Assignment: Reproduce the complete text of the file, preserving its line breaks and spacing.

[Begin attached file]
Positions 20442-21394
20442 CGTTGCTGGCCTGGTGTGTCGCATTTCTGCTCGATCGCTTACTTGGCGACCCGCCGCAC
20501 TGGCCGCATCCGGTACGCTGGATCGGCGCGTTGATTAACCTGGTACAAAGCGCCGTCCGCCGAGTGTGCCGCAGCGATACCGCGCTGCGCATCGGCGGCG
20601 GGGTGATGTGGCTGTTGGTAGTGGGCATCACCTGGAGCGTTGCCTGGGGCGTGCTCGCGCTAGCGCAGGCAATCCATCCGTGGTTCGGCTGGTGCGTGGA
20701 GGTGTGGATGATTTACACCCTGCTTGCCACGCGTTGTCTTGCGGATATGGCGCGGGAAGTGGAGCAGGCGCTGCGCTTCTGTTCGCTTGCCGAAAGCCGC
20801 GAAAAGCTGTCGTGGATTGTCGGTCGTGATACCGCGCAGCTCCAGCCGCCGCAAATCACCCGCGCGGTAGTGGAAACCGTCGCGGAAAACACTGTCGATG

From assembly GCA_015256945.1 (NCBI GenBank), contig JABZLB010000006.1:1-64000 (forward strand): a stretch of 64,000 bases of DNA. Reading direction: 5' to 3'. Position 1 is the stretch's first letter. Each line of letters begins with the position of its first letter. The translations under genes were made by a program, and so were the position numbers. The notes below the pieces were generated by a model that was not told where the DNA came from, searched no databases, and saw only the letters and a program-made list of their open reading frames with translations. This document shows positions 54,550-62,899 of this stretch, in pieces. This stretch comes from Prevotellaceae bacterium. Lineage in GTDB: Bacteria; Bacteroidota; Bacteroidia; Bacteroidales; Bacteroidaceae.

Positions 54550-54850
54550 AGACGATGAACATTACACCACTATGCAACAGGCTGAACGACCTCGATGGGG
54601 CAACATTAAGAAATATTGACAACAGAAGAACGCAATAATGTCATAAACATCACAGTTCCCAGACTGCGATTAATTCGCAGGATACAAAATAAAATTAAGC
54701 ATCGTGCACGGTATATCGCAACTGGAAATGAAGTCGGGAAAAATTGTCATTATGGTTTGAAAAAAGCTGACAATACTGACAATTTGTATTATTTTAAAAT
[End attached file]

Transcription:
Positions 20442-21394
20442 CGTTGCTGGCCTGGTGTGTCGCATTTCTGCTCGATCGCTTACTTGGCGACCCGCCGCAC
20501 TGGCCGCATCCGGTACGCTGGATCGGCGCGTTGATTAACCTGGTACAAAGCGCCGTCCGCCGAGTGTGCCGCAGCGATACCGCGCTGCGCATCGGCGGCG
20601 GGGTGATGTGGCTGTTGGTAGTGGGCATCACCTGGAGCGTTGCCTGGGGCGTGCTCGCGCTAGCGCAGGCAATCCATCCGTGGTTCGGCTGGTGCGTGGA
20701 GGTGTGGATGATTTACACCCTGCTTGCCACGCGTTGTCTTGCGGATATGGCGCGGGAAGTGGAGCAGGCGCTGCGCTTCTGTTCGCTTGCCGAAAGCCGC
20801 GAAAAGCTGTCGTGGATTGTCGGTCGTGATACCGCGCAGCTCCAGCCGCCGCAAATCACCCGCGCGGTAGTGGAAACCGTCGCGGAAAACACTGTCGATG

From assembly GCA_015256945.1 (NCBI GenBank), contig JABZLB010000006.1:1-64000 (forward strand): a stretch of 64,000 bases of DNA. Reading direction: 5' to 3'. Position 1 is the stretch's first letter. Each line of letters begins with the position of its first letter. The translations under genes were made by a program, and so were the position numbers. The notes below the pieces were generated by a model that was not told where the DNA came from, searched no databases, and saw only the letters and a program-made list of their open reading frames with translations. This document shows positions 54,550-62,899 of this stretch, in pieces. This stretch comes from Prevotellaceae bacterium. Lineage in GTDB: Bacteria; Bacteroidota; Bacteroidia; Bacteroidales; Bacteroidaceae.

Positions 54550-54850
54550 AGACGATGAACATTACACCACTATGCAACAGGCTGAACGACCTCGATGGGG
54601 CAACATTAAGAAATATTGACAACAGAAGAACGCAATAATGTCATAAACATCACAGTTCCCAGACTGCGATTAATTCGCAGGATACAAAATAAAATTAAGC
54701 ATCGTGCACGGTATATCGCAACTGGAAATGAAGTCGGGAAAAATTGTCATTATGGTTTGAAAAAAGCTGACAATACTGACAATTTGTATTATTTTAAAAT